W3C home > Mailing lists > Public > whatwg@whatwg.org > March 2009

[whatwg] "C:\fakepath\" in HTML5

From: Alex Henrie <alexhenrie24@gmail.com>
Date: Tue, 24 Mar 2009 10:23:20 -0600
Message-ID: <e89c552e0903240923p37552b59t46831736c0d68cef@mail.gmail.com>
On Tue, Mar 24, 2009 at 8:15 AM, Anne van Kesteren <annevk at opera.com> wrote:
> On Tue, 24 Mar 2009 15:07:39 +0100, Boris Zbarsky <bzbarsky at mit.edu> wrote:
>>
>> Sure it is. ?You just need a browser that'll allow you to do a firmware
>> upgrade to fix it. ?Which means that if one gets such an upgrade shipped
>> before all browsers stop sending paths, things seem to be ok. ?I agree
>> they're not as happy as they could be, but they're ok. ?In addition, is
>> the expected lifetime of the affected device comparable to the expected
>> time it takes to deploy the new behavior in browsers? ?If so, it's worth
>> it to contact the device maker and ask them to fix things in their next
>> model instead of working around them.
>
> Microsoft did. And nothing changed in well over a year. (They say so in a
> comment on the blog post.)

Perhaps the buggy code was only sent to IE, and Firefox got more
reasonable code. If the firmware had working code for both Firefox and
the latest stable version of IE, that would explain the company's
reluctance to see a problem.

Another reason might be that this firmware only runs on old routers
and no firmware updates are being released for it, so few users would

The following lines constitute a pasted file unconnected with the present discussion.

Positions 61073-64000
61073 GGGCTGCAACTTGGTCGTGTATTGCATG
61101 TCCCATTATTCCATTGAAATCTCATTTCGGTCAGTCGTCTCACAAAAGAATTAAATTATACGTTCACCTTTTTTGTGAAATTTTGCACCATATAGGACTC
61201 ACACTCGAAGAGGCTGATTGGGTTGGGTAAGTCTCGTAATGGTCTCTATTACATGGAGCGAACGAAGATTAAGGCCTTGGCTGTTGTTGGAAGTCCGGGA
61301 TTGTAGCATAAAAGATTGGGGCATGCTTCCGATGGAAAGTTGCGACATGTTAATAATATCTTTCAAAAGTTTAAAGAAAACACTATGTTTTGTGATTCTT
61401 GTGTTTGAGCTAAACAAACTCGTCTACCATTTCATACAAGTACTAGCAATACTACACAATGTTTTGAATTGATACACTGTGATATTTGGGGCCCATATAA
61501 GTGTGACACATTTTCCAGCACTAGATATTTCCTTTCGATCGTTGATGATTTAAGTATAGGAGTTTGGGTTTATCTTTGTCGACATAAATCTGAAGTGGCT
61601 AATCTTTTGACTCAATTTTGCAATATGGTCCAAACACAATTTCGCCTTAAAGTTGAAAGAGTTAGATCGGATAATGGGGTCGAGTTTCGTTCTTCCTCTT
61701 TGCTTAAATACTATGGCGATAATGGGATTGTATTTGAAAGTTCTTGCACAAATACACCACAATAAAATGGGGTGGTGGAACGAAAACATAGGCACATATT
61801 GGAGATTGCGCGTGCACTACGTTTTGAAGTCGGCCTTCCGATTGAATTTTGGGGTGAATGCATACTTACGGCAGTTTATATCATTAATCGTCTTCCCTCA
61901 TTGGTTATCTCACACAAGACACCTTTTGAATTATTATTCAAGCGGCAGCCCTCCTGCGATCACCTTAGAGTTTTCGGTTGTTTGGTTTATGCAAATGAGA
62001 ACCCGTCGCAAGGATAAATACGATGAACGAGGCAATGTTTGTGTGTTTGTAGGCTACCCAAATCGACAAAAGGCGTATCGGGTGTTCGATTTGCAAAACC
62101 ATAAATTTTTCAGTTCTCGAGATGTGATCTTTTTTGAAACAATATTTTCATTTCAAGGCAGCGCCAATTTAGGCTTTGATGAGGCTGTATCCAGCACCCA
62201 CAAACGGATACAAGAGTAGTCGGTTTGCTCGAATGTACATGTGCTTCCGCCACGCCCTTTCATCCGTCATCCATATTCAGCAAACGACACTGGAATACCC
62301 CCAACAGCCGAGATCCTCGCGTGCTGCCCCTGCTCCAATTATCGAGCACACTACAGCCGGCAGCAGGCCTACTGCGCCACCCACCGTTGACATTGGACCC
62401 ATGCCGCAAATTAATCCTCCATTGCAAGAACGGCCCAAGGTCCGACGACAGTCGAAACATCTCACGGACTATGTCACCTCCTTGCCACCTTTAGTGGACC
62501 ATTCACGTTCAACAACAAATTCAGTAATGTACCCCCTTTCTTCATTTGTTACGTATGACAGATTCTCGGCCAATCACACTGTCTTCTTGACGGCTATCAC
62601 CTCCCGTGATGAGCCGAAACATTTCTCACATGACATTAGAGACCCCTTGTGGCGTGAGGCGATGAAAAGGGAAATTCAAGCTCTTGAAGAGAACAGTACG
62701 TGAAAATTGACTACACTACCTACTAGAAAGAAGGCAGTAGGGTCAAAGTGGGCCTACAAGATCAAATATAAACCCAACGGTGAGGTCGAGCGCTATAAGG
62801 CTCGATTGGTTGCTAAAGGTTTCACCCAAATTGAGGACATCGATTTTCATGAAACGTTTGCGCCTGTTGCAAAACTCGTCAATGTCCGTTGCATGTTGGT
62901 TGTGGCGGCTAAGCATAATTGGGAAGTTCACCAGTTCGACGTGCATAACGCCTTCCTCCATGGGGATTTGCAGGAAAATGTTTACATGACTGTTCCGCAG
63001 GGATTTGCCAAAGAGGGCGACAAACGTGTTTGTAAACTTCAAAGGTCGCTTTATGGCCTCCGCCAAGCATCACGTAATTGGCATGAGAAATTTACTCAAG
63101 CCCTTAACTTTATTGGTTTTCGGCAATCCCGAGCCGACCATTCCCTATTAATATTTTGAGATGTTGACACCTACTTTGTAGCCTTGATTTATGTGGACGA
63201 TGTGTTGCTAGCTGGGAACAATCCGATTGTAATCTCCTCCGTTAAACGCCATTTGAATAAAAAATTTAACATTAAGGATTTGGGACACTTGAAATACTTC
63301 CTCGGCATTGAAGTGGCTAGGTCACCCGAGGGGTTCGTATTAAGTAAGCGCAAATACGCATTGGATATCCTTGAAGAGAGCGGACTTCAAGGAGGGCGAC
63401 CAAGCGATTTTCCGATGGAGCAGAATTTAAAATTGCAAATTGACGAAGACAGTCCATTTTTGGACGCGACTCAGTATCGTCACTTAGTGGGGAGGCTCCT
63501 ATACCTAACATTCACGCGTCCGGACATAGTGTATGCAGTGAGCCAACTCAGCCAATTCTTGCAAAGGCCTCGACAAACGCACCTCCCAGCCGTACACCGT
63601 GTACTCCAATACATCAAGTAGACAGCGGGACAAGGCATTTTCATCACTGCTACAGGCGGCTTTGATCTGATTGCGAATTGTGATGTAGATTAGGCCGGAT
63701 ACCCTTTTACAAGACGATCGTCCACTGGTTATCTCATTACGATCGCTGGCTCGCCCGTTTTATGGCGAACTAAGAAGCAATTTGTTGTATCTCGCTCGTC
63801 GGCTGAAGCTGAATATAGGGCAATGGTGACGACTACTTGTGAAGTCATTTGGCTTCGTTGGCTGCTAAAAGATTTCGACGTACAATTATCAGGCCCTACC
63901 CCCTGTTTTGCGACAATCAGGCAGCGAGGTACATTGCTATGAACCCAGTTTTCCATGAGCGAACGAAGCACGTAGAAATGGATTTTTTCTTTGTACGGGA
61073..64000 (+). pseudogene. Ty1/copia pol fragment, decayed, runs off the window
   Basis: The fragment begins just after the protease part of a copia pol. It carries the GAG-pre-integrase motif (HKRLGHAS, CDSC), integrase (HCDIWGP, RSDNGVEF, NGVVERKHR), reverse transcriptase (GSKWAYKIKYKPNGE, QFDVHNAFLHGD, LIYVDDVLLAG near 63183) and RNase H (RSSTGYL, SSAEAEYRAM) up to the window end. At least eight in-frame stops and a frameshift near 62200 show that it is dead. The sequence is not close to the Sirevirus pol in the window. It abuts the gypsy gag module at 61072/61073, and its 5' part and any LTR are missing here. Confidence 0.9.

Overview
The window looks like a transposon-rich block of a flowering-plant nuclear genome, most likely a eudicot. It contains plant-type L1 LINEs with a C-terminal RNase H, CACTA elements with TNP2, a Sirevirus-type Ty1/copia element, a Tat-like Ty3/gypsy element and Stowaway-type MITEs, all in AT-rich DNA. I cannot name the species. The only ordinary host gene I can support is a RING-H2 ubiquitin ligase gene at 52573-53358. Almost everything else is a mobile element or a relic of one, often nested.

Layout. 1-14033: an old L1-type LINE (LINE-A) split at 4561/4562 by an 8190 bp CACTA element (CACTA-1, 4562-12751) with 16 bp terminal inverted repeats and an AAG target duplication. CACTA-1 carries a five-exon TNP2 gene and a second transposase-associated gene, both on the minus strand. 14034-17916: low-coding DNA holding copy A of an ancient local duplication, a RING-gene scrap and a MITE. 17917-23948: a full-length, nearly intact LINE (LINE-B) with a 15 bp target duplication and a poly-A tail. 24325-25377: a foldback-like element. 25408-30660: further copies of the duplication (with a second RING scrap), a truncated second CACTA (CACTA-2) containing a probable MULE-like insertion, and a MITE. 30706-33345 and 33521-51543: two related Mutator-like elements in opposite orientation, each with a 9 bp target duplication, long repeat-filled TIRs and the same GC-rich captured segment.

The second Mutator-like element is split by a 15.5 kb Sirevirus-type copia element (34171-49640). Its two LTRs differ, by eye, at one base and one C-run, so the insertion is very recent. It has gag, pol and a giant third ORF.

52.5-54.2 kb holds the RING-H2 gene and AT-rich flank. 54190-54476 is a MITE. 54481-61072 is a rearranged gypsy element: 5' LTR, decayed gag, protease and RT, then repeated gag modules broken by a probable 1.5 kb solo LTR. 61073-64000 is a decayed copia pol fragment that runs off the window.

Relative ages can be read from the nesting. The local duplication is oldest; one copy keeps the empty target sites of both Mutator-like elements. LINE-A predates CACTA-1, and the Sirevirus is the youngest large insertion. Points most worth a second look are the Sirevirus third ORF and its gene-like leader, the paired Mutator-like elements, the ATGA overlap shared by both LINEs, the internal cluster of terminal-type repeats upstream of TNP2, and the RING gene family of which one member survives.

run into the problem with trying to update firmware. What firmware was
this, exactly?

> Opera was the first doing this and we hit a few issues as well so we decided
> to go with a simple prefix (C:\fake_path\ changed to C:\fakepath\ now per
> discussion with Microsoft). It looks a bit ugly, but it's not at all the
> issue that same make it out to be I think. (E.g. the initial email claimed
> this inconsistency between the DOM and HTTP would cause issues for Web
> application developers...)

Example: A site lets a user upload a file and write some comments
associated with that file. On the browser side, a new input element is
dynamically created with the name and id "Notes for
C:\fakepath\upload.txt". On the server side, the server receives
"upload.txt" and looks for "Notes for upload.txt" to match. It of
course is not there because the programmer had no idea that the
browser would be adding appending a fake path in JavaScript but not in
HTTP.

-Alex
Received on Tuesday, 24 March 2009 09:23:20 GMT

This archive was generated by hypermail 2.2.0+W3C-0.50 : Wednesday, 30 January 2013 18:47:49 GMT